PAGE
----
--On his way south in 1831, Audubon had met Col. William Campbell Preston of Columbia, who with others narrowly persuaded the South Carolina legislature to subscribe to Audubon's double-elephant folio, for the College library. The appropriation passed in the House by only one vote. The full set cost South Carolina $925, with a further $50 being spent on binding the fourth volume. This entry from the library's 1836 catalogue shows the series still in progress, with two volumes received.

From Audubon's Birds of America, III: The Snowy Heron
John James Audubon, 1785-1851,
"Snowy Heron," plate 242, from Birds of America, no. 49 (London:Havell, 1835)
--In early spring of 1832, Audubon and his assistant George Lehman again visited Charleston, staying in Dr. Bachman's home. On March 25, Audubon recorded seeing thousands of snowy herons in the marshes and rice fields. Audubon probably painted this specimen at that time, and Lehman added the background view of a low country plantation.

From Audubon's Birds of America, IV: the Scarlet Tanager
John James Audubon, 1785-1851, and Maria Martin
"Louisiana Tanager; Scarlet Tanager," plate 354, from his Birds of America, no. 71 (London: Havell, 1837).
--the scale of Audubon's project meant that for some specimens he had to rely on other collectors. The two Louisiana (or western) tanagers here were supplied by a Dr. Townsend. Audubon painted these specimens in Charleston in the winter of 1836-37. The plant on which they are perched, the red bay, was painted by Maria Martin.

From Audubon's Birds of America, V: the Louisiana Heron 
John James Audubon, 1785-1851,
"Louisiana Heron," plate 227, from his Birds of America, no. 44 (London: Havell, 1834).
--Audubon painted this specimen during his trip to the Florida Keys in the spring of 1832. The background scene, showing a reef-like key, with low dense shrubs, was painted by Audubon's assistant, the Swiss artist George Lehman, who had accompanied him to Florida.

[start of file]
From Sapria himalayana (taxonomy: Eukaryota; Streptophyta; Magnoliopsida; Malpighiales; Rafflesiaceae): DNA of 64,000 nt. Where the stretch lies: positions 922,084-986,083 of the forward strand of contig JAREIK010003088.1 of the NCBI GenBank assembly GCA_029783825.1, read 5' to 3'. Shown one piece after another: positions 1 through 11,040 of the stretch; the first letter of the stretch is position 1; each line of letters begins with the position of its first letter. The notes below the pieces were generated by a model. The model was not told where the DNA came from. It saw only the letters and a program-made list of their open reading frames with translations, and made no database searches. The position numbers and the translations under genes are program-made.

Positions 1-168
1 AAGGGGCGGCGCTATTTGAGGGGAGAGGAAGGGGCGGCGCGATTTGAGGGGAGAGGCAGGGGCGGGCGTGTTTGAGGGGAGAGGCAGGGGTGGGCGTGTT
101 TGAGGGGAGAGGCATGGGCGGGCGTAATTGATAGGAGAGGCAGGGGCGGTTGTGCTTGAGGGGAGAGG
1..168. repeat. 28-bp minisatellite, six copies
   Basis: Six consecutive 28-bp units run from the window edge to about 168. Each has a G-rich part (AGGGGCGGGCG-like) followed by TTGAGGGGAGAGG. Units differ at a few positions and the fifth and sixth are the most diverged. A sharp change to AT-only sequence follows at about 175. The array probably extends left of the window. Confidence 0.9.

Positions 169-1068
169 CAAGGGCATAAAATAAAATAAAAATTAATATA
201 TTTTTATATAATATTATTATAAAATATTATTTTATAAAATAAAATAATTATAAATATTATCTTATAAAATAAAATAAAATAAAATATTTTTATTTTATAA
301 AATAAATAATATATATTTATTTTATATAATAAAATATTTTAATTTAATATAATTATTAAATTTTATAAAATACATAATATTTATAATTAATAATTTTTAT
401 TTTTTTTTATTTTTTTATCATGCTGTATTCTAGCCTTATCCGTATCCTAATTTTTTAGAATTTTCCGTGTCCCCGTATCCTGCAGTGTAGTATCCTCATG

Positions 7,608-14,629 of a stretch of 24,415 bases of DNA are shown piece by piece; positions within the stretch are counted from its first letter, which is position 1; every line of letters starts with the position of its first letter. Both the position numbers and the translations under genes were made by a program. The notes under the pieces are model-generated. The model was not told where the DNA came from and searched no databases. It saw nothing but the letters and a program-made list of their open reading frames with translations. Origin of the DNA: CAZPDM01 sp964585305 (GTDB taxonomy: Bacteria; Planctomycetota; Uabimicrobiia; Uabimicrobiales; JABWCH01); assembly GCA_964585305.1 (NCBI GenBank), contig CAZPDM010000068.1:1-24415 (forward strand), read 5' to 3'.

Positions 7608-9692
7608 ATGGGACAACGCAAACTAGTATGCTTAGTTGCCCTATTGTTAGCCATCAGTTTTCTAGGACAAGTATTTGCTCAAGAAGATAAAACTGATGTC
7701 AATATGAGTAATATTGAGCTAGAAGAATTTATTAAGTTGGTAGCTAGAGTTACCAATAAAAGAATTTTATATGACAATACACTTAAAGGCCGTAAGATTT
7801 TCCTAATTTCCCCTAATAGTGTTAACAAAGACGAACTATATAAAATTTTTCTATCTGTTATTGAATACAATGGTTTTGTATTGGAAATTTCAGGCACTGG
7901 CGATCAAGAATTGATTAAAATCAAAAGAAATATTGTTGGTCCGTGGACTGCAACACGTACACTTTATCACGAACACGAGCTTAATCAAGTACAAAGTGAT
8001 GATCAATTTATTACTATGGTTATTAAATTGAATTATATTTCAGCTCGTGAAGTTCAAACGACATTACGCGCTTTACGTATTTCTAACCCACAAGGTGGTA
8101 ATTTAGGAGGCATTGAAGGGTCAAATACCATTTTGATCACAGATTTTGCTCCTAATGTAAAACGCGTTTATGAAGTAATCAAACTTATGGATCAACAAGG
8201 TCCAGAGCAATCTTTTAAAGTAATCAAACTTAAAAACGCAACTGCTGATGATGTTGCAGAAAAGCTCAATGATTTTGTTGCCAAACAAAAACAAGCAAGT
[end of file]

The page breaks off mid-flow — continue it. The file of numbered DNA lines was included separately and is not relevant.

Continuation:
Audubon's Text
Audubon, John James, 1785-1851.
Ornithological biography, or An account of the habits of the birds of the United States of America; accompanied by descriptions of the objects represented in the work entitled The birds of America, and interspersed with delineations of American scenery and manners.
5 vols. Edinburgh: A. Black, 1831-1839. Calf.
--Perhaps to avoid the requirement of giving free copies to the then-numerous British libraries with copyright privileges, Audubon, unlike Catesby or Wilson, originally published his illustrations without any accompanying text. However, he followed them with this separate series, in a smaller user-friendly format. Audubon's text provides descriptions of each species depicted, often with details of the circumstances under which he first observed it or obtained a specimen, interspersed with these very readable autobiographical essays on frontier life and exploration.

Audubon in later life
Victor and John W. Audubon,
John James Audubon
Oil, 1841, from Ella M. Foshay, John James Audubon (New York: Abrams, 1997).
--When his sons collaborated on this portrait, Audubon's success had enabled him to settle his family on a thirty-five acre estate, Minnie's Land, on the Hudson River.

The Octavo Birds of America
Audubon, John James, 1785-1851.
"American Flamingo," pl. 375, vol. VI, The birds of America, from drawings made in the United States and their territories.
7 vols. New York: J. J. Audubon; Philadelphia, J. B. Chevalier, 1840-44. Modern half morocco
--The first edition of Audubon's Birds to integrate plates and text was the octavo, first published in 1840-44, and reissued several times by his sons after his death. For this edition, John W. Audubon reduced the double-elephant folio plates to the smaller format with a camera lucida, and the plates were reproduced by lithography, rather than as copperplates. In the first octavo edition, the background remains uncolored, while in later octavo editions (as in the Bien folio) background color has been added.

The Octavo Audubon in Parts
Audubon, John James, 1785-1851.
"Barn or Chimney Swallow," pl. 48, no. 10, and cover, no. 11, from The birds of America, from drawings made in the United States and their territories.
100 parts. New York: J.J. Audubon; Philadelphia: J.B. Chevalier, 1840-44. Original blue wrappers.
--Like its full-size predecessor, the octavo edition was issued in parts, though most surviving copies have either been broken up for the illustrations or bound up as sets.

Audubon Reclassified
Audubon, John James, 1785-1851.
A synopsis of the birds of North America.
Edinburgh: Adam and Charles Black; London: Longman, Rees, Brown, Green, and Longman, 1839.
--Audubon's Birds of America had originally been arranged, not by any formal classification scheme, but to provide subscribers with an interestingly varied selection of plates in each issue they received. This Synopsis provided a scientifically-respectable arrangement and index, together with detailed references and corrected nomenclature.